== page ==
“Run a budget deficit to stimulate demand in the economy” they answered.  The king did as he was told and borrowed large amounts of money from the kingdom to his west.  With the borrowed money he imported milk and honey from abroad and distributed it to those most in need. He gave an extra share to those who had lost their job in the domestic milk and honey industries.  The subjects’ bellies were again full of milk and honey.  The king was pleased with himself.  He gave his advisors another raise.

A little while later another group of subjects petitioned the king. “Oh king”, they declared, “you must fix the problem that has besieged the economy of your kingdom.  Our milk and honey producers are having trouble financing upgrades to their capital.  They used to borrow money from the kingdom to the west, but now they have no money to lend because they have lent it to you.  Without new replacement capital milk and honey production will continue to fall.  Fewer people will have access to homogenized and pasteurized milk.  Furthermore, the interest payments you are making to the western kingdom have replaced spending on roads and education in your fair kingdom.  Milk and honey producers are having a hard time finding skilled craftsmen to work for them.  They also have a hard time getting their products to market over the pot-hole filled roads.  If you don’t do something about the burden of the public debt surely we will all starve.”

The king called together his roayl advisors and asked them how to alleviate the burden of the debt.

“Print money to finance the debt and promise to pay government workers big pensions later so they will work for less money up front”, replied his advisors.  The king did as he was told and ran the royal printing presses.  As a result, king was able to pay off his debt to the western kingdom, spend more on infrastructure and education, and afford to buy even more imported milk and honey for those most in need.  The king was very pleased with himself.  He printed off another big raise to give to his advisors.

Shortly thereafter, another group of subjects petitioned the king.  “Oh king”, they declared, “the western kingdom was none too pleased to be paid back with worthless currency and they have begun to increase their standing army.  We fear that we may be invaded.”  While they were with the king another group of subjects approached.  “Great king,” they began, “the rampant money printing has led to hyperinflation.  Prices are rising so fast we cannot afford to buy milk and honey.”

The king called together his royal advisors and asked them how to alleviate the burden of inflation.

“Price controls”, they replied.  The king did as he was told.  He mandated that milk and honey prices stop rising.  He visited a local market to find that his knights had successfully implemented the policy.  The king also raised the minimum wage for milk and honey workers.  Across his kingdom prices and wages were fixed so all could afford ample milk and honey.  The king was once again happy.  He gave his advisors extra vacation days.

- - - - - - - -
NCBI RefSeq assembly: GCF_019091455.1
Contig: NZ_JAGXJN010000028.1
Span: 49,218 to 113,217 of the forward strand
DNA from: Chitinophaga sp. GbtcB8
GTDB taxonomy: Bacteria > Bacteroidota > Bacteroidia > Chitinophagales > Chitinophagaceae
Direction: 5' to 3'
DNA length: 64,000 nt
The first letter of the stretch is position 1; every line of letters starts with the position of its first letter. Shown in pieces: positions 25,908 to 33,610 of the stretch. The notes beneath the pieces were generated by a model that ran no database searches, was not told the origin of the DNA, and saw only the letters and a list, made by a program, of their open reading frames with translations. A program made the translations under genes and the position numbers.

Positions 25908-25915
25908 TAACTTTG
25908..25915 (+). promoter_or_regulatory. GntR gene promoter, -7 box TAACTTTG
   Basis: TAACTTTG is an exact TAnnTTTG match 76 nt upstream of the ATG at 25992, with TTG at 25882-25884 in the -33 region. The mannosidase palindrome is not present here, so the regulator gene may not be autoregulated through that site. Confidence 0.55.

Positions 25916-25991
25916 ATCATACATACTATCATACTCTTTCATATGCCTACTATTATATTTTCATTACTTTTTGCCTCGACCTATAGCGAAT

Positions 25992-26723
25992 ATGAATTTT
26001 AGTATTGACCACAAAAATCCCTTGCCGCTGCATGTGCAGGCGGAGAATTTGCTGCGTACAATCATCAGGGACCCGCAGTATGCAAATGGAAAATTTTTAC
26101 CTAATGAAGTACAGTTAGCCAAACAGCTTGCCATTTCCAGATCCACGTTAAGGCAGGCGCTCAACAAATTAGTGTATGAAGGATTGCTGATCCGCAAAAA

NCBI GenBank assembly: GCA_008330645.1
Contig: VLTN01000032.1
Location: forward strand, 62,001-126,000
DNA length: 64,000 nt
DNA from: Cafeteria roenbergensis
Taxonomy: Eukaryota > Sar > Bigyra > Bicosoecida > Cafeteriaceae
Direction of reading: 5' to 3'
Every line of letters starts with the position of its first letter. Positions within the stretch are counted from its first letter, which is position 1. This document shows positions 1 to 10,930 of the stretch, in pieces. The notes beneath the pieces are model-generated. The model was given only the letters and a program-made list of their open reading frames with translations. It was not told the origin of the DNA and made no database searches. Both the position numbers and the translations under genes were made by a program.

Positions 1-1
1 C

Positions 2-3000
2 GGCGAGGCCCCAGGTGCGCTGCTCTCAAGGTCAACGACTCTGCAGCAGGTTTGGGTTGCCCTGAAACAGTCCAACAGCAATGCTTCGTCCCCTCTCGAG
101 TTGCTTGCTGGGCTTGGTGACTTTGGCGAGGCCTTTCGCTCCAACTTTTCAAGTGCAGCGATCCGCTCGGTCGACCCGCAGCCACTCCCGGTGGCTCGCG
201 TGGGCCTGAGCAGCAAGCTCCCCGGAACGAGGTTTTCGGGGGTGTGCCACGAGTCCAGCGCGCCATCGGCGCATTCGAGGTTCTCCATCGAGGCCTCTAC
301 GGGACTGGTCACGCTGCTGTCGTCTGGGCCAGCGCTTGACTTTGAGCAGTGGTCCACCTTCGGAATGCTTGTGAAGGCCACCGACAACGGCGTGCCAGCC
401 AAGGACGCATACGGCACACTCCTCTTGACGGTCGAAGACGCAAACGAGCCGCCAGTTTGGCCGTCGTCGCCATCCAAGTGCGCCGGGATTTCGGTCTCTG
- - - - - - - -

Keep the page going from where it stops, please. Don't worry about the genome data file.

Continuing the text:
A little while later another group of subjects petitioned the king.  “Oh wise and benevolent king”, they started, “for the first time in your prosperous kingdom’s history there are massive shortages of milk and honey.  Store shelves are bare.  People have to turn to the black market to get even a little milk or honey.  This underground economy has caused a general disregard for the rule of law by your subjects.  People are suckling straight from their neighbors’ cows in the middle of the night and breaking open hives to steal honey.  The knights are unwilling or unable to keep order.   We hear they are worried that their promised pensions will only be paid with worthless currency.  Even black market milk and honey suppliers are now refusing payment in currency.  They demand a barter of other goods or services in exchange for milk and honey.”

The king called together his royal advisors and asked them how to alleviate the shortages and lawlessness.

“More government regulations”, they replied. The king obliged and outlawed the consumption of unpurified milk to increase the demand for pasteurization and homogenization.  He then outlawed skim and chocolate milk because standardization of production would improve efficiency.  He banned purified honey because it isn’t as healthy as raw honey and he could free up honey pasteurizers to help pasteurize milk.  Everyone now would consume the same pasteurized whole white milk and eat unpasteurized honey.   “Inequality is surely cured”, he thought.  Everyone will eat the same honey and drink the same milk.  The king was pleased that throughout all the troubles nature and happenstance could impose; he had still made his kingdom the most just in the land.  He decided to throw a feast to honor his advisors.

During preparations for the feast, the royal cooks advised the king that there would be only whole white milk and unpasteurized honey at the banquet.  “A king has to have chocolate and cute bear shaped honey jars!” screamed the king.  “After all, I have worked very hard to make my kingdom the most just in the land.  I should be rewarded for my service to humanity.”